Victor Joyce, a local college professor who'd do anything for tenure, was known around the quad as much for his extracurricular activities as for his classroom demeanor. Joyce had been drinking heavily the night his car was stopped by a massive tree trunk on the side of a dark road. But when Dr. Abner Gorfinkle passed by the wreck, the victim was definitely not dead, just unconscious -which makes Rabbi Small consider the victim's demise a suspicious turn of events indeed.

Chief Lanigan and the wise rabbi discover that there were quite a number of "innocent" citizens driving down the seldom-used road on that rainy Saturday night. And any one of them could have had it in for the not-so-revered-professor. But it is Rabbi Small, combining the wisdom of Solomon with an analyst's understanding of his fellow man (and woman), who ingeniously lays out all the answers like a delicious holiday feast.
The New York Times says, "Very smooth, this, and wonderfully sly." Publishers Weekly closes by saying, "Lively dialogue, dry wit and wonderfully authentic detail make this a sure winner." Kirkus Reviews has a short review.

I've read these:
#1 Friday the Rabbi Slept Late (1964) (read in January, 2006)
#3 Sunday the Rabbi Stayed Home
#6 Wednesday the Rabbi Got Wet
#7 Thursday the Rabbi Walked Out
#10 One Fine Day the Rabbi Bought a Cross (1987) (read in March, 2006)



Friday, November 25, 2016

Thursday, November 24, 2016

Blue Calhoun

photo from Amazon.com

Blue Calhoun is a 1992 novel by Reynolds Price. from the back of the book:
"This starts with the happiest I ever was, though it brought down suffering on everybody near me. Short as it lasted and long ago, I've never laid it all out yet, not start to finish. But if I try and half succeed, you may wind up understanding things, choosing a better road for yourself and maybe not blaming the dead past but living for the here and now, each day a clean page."

April 28, 1956, was the day Blue Calhoun met a sixteen-year-old girl named Luna. And for the next three decades, their love has borne consequences of the most shattering -- and ultimately, perhaps healing -- kind for everyone they know. As Blue recounts the years and their events for us -- fervently, tenderly, knowing full well his own deep responsibility -- we are made witnesses to a story of classic dimensions, a story of love and suffering, family and friendship, death and redemption.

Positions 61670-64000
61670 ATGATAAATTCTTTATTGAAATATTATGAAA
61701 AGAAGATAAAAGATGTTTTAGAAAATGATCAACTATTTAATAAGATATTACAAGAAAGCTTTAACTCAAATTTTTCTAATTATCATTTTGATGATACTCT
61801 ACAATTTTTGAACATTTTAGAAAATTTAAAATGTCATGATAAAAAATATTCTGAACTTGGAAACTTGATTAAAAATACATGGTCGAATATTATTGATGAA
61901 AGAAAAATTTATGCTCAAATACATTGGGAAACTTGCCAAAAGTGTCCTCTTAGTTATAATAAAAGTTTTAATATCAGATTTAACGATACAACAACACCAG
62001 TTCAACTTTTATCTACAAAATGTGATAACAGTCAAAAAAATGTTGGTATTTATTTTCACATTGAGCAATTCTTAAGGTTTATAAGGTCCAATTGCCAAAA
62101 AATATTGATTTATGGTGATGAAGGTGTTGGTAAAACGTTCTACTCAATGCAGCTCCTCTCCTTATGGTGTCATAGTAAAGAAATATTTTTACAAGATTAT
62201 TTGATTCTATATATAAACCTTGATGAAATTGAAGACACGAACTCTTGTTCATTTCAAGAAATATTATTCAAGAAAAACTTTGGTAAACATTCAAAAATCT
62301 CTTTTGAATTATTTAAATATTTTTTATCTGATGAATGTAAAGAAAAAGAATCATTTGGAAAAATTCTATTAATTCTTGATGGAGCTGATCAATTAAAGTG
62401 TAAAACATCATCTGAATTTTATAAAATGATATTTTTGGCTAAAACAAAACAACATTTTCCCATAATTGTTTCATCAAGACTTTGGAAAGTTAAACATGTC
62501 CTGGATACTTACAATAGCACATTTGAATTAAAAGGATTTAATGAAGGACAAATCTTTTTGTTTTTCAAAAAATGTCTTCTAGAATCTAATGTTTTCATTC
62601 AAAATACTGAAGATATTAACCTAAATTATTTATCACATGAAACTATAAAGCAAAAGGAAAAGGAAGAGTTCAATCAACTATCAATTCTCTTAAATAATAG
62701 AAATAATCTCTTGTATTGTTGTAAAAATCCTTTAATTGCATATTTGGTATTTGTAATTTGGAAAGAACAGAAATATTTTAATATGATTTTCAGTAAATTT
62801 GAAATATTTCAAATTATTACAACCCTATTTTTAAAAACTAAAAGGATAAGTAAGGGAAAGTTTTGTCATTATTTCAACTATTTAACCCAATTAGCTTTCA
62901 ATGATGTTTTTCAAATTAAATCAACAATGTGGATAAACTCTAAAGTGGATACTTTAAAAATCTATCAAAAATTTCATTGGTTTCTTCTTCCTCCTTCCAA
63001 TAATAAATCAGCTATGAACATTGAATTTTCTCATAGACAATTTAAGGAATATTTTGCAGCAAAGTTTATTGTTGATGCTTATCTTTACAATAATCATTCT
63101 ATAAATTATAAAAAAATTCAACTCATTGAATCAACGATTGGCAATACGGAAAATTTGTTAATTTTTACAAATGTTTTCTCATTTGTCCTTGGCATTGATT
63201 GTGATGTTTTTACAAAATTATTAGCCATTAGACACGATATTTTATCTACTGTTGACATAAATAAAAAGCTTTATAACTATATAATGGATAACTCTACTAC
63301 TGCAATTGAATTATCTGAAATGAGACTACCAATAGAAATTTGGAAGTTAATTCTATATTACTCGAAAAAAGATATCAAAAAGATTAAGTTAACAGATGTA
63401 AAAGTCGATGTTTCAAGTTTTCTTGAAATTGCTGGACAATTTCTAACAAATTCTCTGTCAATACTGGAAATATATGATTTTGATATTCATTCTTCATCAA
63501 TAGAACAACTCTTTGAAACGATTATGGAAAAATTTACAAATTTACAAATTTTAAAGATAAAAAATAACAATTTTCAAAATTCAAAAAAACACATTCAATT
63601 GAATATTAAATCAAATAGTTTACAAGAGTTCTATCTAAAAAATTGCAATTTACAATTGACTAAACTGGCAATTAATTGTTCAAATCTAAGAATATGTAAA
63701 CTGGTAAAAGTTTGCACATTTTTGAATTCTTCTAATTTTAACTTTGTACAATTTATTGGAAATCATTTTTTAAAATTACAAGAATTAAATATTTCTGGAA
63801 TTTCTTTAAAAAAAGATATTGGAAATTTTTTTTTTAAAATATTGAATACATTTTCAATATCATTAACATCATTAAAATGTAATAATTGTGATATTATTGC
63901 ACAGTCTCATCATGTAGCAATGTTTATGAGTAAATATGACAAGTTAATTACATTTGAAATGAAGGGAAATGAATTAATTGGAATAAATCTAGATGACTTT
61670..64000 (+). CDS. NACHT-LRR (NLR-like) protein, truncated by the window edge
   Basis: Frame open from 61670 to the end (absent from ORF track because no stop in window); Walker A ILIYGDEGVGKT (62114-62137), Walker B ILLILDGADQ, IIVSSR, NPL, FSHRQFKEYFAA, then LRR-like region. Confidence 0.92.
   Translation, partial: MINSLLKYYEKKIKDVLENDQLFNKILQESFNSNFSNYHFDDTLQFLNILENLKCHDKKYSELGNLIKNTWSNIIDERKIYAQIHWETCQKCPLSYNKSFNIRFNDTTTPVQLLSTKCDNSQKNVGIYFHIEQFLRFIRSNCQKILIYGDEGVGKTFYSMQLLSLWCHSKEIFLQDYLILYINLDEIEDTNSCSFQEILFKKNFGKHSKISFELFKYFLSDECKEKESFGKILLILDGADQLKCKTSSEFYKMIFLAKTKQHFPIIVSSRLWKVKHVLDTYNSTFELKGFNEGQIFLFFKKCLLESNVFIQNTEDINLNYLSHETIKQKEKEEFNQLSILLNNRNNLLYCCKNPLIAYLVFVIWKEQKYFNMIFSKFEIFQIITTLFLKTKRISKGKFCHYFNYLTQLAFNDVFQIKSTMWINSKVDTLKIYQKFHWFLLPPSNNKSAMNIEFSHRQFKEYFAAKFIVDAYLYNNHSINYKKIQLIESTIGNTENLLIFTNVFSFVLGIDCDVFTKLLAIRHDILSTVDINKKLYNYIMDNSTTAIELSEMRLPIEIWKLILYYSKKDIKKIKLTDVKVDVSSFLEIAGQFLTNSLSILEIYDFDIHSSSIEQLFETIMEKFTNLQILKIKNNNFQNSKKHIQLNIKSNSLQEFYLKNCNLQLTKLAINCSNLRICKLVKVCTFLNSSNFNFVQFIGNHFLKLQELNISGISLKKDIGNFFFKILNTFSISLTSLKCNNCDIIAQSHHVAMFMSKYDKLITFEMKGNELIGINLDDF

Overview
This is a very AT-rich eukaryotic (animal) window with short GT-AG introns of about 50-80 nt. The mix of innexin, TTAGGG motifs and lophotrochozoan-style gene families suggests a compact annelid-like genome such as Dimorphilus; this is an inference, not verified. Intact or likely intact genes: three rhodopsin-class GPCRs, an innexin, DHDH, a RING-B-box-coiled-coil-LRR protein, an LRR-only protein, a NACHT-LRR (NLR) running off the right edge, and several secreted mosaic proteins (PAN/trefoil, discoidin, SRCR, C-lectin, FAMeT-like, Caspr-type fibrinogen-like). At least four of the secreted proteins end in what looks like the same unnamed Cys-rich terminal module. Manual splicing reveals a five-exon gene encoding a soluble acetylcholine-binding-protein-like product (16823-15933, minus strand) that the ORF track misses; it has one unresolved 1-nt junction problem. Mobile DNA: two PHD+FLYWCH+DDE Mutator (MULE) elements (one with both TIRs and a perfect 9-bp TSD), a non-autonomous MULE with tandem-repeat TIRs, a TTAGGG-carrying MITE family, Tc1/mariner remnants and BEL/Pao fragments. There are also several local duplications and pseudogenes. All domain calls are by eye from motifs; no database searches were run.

I started this book, having read and enjoyed novels by this author before, but I didn't finish it. I'll just say I agreed with these reviewers and let it go at that:

The New York Times closes with this: "Reynolds Price is too good a novelist to continue in this vein very long. I would like to think that something more characteristic of his strengths is already in the works." Kirkus Reviews calls it a melodrama and concludes, "The characters speak to each other in conspicuously sad/wise parables; themes are paired too smoothly; and a certain gooey smugness -in the classical self-condemnatory/self-congratulatory mode- lurks everywhere."

Wednesday, November 23, 2016

Hour of the Wolf

Hour of the Wolf is a 1968 Ingmar Bergman psychological/horror film starring Max von Sydow and Liv Ullmann. I am alone in my family for liking Bergman's films, but I always seem to get into them.

You can watch it online at Veoh.com. or via Youtube:



Empire Online concludes, "A must for fans of horror and of Bergman. So good it makes you wish he had dabbled in the genre that bit more often." Bright Lights Film Journal has an article. Moria gives it 4 out of 5 stars. DVD Talk gives it a positive review.

HorrorNews.net says,
Explained in the film’s tagline, “The hour of the wolf is the hour between night and dawn. It is the hour when most people die, when sleep is deepest, when nightmares are most real. It is the hour when the sleepless are haunted by their deepest fear, when ghosts and demons are most powerful. It is also the hour when most children are born.” And so the audience must decipher whether these fears and demons are physical or psychological.

The New York Times says, "it is unthinkable for anyone seriously interested in movies not to see it." Time Out calls it "A brilliant Gothic fantasy".

Roger Ebert says, "if we allow the images to slip past the gates of logic and enter the deeper levels of our mind, and if we accept Bergman's horror story instead of questioning it, "Hour of the Wolf" works magnificently." Rotten Tomatoes has a critics score of 88%.